Imageshare, a shared, open source platform for educators and consumers to explore and find alternative image resources related to key STEM concepts, is a registry-repository that allows for contributions from multiple sources and pulls from existing libraries. Types of modalities include extended text descriptions, simplified text descriptions, 2D tactile graphics, 3D objects, and captioned videos.
Imageshare currently has 250 concepts with alternative accommodations. In recent weeks, we focused on incorporating prior user testing feedback to design and roadmap development that will expand usage and the size of the collection. This includes usability improvements in the search and discovery process, as well as adding in new features such as the ability to rate resources and add user comments. Development recently began on the aforementioned features and we expect to have our updated site available later this summer. The longer-term goal for Imageshare is to grow the collection and increase quality by allowing users to share comments and feedback on the files they used from the collection.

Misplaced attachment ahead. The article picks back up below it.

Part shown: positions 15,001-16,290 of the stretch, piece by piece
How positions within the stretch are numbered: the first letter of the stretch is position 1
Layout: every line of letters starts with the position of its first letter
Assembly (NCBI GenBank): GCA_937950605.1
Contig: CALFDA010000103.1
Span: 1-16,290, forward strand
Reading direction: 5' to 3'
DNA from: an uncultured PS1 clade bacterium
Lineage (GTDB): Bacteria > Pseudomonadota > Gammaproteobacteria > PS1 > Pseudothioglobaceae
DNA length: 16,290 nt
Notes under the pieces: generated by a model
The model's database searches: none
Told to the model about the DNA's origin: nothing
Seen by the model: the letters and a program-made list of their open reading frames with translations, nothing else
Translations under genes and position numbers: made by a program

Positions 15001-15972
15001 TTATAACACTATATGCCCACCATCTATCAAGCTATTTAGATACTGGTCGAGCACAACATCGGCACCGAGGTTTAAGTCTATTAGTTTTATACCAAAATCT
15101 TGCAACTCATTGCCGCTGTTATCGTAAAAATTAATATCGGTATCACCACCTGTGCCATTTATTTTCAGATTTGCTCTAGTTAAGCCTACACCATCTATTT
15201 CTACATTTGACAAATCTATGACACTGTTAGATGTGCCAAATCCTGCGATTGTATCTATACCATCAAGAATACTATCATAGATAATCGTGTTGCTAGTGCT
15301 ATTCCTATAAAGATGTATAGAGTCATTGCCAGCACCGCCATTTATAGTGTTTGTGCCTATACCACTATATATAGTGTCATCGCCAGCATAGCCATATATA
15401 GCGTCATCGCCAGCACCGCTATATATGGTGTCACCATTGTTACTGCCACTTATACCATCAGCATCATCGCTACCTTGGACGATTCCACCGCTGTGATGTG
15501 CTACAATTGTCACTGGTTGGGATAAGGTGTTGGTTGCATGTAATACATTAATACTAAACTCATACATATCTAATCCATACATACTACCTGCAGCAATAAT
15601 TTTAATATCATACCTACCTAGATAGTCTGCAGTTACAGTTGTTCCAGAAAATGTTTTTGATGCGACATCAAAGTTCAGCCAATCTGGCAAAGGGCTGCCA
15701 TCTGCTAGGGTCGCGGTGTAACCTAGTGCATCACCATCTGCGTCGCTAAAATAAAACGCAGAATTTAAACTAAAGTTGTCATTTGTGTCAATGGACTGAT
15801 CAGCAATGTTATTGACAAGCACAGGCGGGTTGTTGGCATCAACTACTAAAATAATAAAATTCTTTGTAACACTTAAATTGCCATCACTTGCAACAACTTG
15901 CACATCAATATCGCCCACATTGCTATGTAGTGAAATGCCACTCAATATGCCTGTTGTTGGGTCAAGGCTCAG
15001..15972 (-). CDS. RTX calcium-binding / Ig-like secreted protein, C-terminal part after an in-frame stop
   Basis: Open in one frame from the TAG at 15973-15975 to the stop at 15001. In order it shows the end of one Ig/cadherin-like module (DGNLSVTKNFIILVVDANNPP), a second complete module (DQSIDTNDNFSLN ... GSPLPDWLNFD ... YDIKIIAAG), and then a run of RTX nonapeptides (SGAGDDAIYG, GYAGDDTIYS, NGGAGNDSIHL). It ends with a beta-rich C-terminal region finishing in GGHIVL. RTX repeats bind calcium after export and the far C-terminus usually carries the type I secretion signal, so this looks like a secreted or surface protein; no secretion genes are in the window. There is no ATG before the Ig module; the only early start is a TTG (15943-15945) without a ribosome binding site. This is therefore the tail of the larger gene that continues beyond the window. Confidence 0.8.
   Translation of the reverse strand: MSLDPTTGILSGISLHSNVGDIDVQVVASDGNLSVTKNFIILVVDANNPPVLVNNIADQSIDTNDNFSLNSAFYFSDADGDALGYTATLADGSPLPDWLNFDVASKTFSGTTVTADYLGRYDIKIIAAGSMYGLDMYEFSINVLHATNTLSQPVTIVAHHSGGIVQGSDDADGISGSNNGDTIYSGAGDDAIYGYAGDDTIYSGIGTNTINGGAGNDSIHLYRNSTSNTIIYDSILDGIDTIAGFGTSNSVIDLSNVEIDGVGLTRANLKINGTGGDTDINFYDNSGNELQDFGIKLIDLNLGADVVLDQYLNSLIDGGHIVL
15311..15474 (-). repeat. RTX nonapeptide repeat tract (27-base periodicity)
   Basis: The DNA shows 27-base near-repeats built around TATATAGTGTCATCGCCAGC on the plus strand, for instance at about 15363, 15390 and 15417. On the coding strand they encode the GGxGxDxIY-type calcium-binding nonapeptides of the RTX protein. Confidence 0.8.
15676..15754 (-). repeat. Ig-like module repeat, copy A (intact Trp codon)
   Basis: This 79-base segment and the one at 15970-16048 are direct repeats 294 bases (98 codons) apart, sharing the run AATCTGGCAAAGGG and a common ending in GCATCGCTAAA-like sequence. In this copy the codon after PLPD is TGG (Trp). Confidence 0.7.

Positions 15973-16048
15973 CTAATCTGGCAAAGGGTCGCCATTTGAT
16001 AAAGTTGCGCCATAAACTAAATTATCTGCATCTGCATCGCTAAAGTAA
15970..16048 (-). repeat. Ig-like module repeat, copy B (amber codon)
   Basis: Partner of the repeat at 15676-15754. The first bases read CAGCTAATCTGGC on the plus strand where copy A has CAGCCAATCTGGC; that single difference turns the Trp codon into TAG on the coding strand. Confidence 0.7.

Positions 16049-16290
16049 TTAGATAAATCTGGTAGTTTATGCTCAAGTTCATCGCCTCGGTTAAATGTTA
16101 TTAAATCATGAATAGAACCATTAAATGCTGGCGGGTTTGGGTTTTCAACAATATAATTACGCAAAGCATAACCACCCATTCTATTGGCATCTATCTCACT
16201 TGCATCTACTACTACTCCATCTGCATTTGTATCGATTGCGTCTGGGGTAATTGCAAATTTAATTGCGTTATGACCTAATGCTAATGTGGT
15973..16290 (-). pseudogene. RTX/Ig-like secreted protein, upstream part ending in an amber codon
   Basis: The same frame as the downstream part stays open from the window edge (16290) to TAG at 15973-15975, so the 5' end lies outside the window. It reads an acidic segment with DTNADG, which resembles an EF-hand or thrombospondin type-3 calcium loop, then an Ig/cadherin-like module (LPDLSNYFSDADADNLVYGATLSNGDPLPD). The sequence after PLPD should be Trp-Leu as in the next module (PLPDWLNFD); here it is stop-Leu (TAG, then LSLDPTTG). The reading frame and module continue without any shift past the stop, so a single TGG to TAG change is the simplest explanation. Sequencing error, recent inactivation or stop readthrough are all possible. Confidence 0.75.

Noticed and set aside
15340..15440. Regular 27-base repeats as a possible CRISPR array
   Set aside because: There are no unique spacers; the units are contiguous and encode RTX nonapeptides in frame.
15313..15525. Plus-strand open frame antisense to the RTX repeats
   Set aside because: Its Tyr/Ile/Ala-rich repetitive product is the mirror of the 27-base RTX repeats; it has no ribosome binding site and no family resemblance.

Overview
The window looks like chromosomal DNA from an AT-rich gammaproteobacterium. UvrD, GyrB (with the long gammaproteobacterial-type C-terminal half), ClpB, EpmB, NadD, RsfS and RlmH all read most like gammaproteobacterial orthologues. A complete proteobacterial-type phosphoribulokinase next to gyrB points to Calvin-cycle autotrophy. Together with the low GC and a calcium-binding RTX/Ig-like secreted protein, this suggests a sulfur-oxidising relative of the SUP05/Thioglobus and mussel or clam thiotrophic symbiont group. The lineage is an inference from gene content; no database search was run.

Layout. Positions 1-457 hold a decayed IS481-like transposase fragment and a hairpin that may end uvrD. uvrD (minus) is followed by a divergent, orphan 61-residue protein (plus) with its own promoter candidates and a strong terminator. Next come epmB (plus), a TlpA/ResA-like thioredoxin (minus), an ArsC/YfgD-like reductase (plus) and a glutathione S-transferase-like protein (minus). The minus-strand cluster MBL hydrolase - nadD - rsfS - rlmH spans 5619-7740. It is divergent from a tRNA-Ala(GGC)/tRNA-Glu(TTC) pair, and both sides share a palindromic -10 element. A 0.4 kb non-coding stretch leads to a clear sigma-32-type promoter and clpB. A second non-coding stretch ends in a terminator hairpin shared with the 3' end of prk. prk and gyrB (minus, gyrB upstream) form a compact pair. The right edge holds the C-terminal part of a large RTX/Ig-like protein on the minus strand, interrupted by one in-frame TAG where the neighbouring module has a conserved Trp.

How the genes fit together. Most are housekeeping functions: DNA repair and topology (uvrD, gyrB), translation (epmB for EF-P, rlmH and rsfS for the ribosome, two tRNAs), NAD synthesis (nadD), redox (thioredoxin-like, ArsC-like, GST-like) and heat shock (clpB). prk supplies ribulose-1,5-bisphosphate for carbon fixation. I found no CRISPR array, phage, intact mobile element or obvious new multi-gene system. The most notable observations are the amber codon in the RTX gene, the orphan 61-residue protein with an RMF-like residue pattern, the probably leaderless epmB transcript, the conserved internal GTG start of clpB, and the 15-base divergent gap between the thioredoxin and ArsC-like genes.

The Benetech Math Editor prototype was presented to the DIAGRAM advisory board earlier this year, and then debuted more publicly, alongside other major math tools, to a standing-room only crowd at this year’s CSUN conference in March. Since then we have conducted dozens of demos and user test sessions with special education teachers and assistive technology specialists, representing students with various learning disabilities and challenges such as dyscalculia, dysgraphia, ADD/ADHD, working memory limitations, and restricted eye movement. In one particular case, a math learning specialist who works with students with various learning disabilities was so excited about our tool that she immediately responded with, “I think this tool would be so great for our students. The step-by-step history feature alone would be enough reason to use this tool – but there’s so much more!”
We are already using the feedback gathered from educators and students to further enhance and build out the Math Editor. Our future test plans aim to receive feedback from an even broader set of students and educators representing various disabilities and learning differences. Upcoming developments kicking off this summer include front-end improvements and building out a back-end infrastructure (with user registration, database, etc.). We are also reviewing fellow open source platforms and talking with potential edtech partners about integration. Please reach out to Sue-Ann (sueannm[at]benetech.org) if you have platform contacts you would like to put us in touch with or want to get more involved in the user testing this summer.